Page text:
Say Bye To The Taxidermy Room At The Melbourne Museum Before The Animals Disappear

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Say Bye To The Taxidermy Room At The Melbourne Museum Before The Animals Disappear

After 11 long years, the Wild: Amazing animals in a changing world exhibition is closing.

The giant, enormous, enthralling and slightly creepy taxidermy room at the Melbourne Museum, which has won all Melburnians over, will be packed up, frozen and packed away forevermore after Sunday 25 April. (Featured image: Travis)

The news that the taxidermied animals, including Sad Otter, will be leaving us has taken many a Melburnian by surprise with plenty reaching out on social media to express their dismay, sadness and love for the exhibition which first opened way back in 2009.

Image: Jon Augier / Melbourne Museum

Many are claiming that this is a wrong move by the museum, with plenty preferring the Children’s Gallery to get the chop instead. Although we don’t support that, we do understand that these taxidermied animals will be sorely missed—and also that the Children’s Gallery is often used as just a playground.

The display features birds, mammals and reptiles set on tiers against a stark white background and separated into sections for each continent. There are also interactive displays that allow visitors to learn about each animal’s habitat, the threats they face, and their vulnerability to extinction.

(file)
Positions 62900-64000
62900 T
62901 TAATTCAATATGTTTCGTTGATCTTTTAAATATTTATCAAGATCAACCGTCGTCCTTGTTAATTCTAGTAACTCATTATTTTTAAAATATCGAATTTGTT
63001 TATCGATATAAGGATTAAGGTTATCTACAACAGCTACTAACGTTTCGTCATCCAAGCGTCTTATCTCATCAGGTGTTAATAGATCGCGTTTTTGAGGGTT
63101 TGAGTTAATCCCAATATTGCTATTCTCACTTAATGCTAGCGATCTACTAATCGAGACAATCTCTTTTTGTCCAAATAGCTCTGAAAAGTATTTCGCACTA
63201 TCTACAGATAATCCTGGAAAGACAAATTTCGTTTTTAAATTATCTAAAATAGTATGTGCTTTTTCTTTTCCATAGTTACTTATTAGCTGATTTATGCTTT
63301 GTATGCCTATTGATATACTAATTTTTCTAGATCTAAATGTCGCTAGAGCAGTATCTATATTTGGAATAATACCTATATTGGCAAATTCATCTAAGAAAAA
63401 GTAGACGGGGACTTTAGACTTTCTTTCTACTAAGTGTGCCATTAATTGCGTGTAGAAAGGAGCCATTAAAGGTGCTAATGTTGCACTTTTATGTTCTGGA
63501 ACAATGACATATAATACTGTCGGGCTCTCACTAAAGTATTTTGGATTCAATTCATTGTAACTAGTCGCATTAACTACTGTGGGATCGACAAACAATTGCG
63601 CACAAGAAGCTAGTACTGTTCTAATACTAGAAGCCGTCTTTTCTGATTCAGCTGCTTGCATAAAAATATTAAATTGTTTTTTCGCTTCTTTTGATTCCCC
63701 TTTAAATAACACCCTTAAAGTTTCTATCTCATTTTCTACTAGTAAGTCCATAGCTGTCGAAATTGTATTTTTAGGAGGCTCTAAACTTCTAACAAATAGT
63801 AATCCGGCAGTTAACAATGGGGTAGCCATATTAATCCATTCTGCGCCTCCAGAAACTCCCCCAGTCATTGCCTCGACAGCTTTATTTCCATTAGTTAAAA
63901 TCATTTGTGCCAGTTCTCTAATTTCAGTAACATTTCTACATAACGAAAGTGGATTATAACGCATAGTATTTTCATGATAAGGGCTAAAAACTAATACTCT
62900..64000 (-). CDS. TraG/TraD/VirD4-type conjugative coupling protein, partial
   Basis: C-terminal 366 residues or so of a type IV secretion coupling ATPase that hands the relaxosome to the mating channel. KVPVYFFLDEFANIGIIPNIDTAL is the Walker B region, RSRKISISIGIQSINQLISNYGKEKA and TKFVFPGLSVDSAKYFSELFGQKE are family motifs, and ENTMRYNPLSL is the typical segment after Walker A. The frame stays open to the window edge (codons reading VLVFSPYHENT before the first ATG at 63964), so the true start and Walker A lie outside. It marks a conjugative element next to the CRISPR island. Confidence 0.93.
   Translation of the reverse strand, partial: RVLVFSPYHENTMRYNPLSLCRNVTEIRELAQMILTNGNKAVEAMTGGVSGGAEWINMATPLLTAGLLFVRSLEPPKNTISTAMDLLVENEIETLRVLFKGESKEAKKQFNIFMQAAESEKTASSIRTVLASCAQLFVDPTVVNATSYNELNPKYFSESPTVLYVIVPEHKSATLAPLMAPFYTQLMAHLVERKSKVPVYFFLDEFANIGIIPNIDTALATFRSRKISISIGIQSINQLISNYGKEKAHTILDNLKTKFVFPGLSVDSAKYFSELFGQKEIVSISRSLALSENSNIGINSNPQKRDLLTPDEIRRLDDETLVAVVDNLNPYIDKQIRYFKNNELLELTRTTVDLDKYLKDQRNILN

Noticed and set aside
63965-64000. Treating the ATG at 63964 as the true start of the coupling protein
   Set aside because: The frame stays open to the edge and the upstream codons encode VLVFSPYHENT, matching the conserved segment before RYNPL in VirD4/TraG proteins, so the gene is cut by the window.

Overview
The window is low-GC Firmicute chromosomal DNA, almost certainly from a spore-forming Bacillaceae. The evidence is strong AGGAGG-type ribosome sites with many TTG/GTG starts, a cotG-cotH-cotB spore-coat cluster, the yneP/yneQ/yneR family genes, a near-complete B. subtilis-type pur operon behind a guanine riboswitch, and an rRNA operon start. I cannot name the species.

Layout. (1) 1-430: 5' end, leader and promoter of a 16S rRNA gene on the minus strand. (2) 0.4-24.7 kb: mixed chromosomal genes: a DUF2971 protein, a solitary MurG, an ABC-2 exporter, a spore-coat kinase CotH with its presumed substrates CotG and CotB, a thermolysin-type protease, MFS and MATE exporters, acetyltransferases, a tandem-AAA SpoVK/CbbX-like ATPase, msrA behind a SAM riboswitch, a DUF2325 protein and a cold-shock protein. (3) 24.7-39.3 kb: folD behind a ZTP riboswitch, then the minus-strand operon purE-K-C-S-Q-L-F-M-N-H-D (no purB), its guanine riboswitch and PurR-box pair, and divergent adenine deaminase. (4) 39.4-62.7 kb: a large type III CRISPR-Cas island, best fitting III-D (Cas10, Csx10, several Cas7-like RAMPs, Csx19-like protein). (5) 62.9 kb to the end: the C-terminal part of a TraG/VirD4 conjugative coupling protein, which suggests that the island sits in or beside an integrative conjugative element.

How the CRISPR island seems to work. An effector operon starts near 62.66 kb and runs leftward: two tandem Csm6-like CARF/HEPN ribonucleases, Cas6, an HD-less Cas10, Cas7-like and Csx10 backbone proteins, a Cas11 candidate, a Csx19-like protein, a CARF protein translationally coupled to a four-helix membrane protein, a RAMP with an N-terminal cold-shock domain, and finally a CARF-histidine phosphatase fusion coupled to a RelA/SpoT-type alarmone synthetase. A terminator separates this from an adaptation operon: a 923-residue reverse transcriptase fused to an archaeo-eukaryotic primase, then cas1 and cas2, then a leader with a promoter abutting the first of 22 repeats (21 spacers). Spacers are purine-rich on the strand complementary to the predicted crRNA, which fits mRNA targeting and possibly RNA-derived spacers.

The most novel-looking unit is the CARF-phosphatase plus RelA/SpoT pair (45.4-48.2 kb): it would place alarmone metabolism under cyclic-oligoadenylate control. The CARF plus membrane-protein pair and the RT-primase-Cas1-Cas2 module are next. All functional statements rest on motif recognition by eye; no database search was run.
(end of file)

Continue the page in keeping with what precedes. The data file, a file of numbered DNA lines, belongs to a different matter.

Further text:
The animals on display, though, are also vulnerable. Speaking to The Age, senior science curator Kate Phillips explained that ”they’ve been fighting a really difficult battle because what happens with specimens that are on open display is they’re very vulnerable to getting infested with things like clothes moths.

“The insects actually eat the specimens, so the specimens gradually start to disintegrate … It’s been quite a challenge and we’ve had to remove a few specimens that have had quite bad infestations.”


Image: Ryan Chow

We are sad to see Wild go but in its place, Melbourne Museum has scored the skeleton of an adult Triceratops horridus, including its skull and spin. The fossil is 87% complete and has been described as the Rosetta Stone of palaeontology.

Senior palaeontology curator Erich Fitzgerald has said, “this will be one of a handful of Triceratops skeletons on display around the world in which all bones, from the skull to the tip of the tail, are from one individual animal.” Read all about it here.

Does one incredibly old animal make up for the hundreds we will lose? Maybe, maybe not. Only time will tell, but we’re hoping that the taxidermied animals will once again see the light of day.

If you can’t make it to the museum to see Wild before it is taken off display, check out a virtual tour of the exhibition here.

For more information on Wild, see here.

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